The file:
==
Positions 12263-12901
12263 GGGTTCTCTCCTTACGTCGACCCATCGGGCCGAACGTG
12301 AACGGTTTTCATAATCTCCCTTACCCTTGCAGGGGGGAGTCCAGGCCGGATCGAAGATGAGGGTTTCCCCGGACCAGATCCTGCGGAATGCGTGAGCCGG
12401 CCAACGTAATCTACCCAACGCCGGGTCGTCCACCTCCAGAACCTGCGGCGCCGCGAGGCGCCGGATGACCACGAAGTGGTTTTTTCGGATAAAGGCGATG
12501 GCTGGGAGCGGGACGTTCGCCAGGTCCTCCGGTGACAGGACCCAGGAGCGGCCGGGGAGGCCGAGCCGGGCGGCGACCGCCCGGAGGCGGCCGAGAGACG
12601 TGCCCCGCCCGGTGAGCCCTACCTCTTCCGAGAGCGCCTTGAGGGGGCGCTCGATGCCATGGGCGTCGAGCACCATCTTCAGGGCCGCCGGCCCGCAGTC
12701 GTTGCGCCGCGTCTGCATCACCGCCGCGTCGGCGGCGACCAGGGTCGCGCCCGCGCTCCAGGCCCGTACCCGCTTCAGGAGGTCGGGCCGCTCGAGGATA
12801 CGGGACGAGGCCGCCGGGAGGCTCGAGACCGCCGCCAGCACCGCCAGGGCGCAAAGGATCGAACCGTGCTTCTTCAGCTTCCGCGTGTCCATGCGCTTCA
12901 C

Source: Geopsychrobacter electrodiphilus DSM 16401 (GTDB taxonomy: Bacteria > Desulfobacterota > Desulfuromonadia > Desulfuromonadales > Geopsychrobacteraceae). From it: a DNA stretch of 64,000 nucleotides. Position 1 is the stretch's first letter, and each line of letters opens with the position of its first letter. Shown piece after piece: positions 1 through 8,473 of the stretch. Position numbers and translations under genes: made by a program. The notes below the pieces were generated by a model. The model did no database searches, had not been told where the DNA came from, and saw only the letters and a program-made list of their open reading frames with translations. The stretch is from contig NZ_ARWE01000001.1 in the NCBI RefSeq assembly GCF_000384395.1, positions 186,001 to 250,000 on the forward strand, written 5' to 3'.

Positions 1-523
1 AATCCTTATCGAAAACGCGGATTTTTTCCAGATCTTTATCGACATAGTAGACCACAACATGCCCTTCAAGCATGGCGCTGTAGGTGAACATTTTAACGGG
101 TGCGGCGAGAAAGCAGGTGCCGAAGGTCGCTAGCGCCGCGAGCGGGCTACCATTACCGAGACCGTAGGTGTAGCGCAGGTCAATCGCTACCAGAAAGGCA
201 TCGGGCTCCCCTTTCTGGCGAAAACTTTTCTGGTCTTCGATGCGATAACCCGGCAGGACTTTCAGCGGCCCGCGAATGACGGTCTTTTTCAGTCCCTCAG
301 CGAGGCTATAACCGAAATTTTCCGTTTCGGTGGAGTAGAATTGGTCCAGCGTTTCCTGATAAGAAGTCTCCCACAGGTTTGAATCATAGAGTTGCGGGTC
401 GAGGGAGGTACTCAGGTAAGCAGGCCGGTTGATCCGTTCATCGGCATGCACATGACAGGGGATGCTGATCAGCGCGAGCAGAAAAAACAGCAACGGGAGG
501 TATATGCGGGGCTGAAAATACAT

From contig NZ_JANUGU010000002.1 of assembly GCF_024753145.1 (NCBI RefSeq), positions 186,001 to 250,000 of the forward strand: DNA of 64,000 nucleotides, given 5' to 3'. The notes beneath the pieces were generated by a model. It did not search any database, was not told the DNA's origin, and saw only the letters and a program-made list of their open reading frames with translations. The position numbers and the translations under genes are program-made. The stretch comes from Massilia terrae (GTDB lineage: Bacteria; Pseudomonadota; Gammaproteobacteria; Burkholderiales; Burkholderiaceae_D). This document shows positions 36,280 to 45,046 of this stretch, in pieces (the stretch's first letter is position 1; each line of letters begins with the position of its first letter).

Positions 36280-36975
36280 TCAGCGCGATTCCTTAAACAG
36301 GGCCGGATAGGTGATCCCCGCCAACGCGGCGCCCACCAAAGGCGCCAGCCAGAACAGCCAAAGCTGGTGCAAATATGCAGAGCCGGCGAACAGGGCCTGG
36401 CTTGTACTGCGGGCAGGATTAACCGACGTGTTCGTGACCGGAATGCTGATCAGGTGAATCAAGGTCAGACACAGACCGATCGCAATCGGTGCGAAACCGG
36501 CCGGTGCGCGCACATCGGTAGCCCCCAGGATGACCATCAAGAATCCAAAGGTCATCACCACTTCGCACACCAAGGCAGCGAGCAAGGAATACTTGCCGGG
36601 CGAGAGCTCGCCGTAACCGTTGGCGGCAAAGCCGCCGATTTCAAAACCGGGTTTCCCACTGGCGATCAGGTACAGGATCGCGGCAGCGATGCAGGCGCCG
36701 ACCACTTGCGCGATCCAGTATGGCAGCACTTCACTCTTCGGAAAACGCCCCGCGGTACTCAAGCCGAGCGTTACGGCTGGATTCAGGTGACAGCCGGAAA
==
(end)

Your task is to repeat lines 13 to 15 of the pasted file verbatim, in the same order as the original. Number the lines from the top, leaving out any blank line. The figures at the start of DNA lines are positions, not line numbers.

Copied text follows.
101 TGCGGCGAGAAAGCAGGTGCCGAAGGTCGCTAGCGCCGCGAGCGGGCTACCATTACCGAGACCGTAGGTGTAGCGCAGGTCAATCGCTACCAGAAAGGCA
201 TCGGGCTCCCCTTTCTGGCGAAAACTTTTCTGGTCTTCGATGCGATAACCCGGCAGGACTTTCAGCGGCCCGCGAATGACGGTCTTTTTCAGTCCCTCAG
301 CGAGGCTATAACCGAAATTTTCCGTTTCGGTGGAGTAGAATTGGTCCAGCGTTTCCTGATAAGAAGTCTCCCACAGGTTTGAATCATAGAGTTGCGGGTC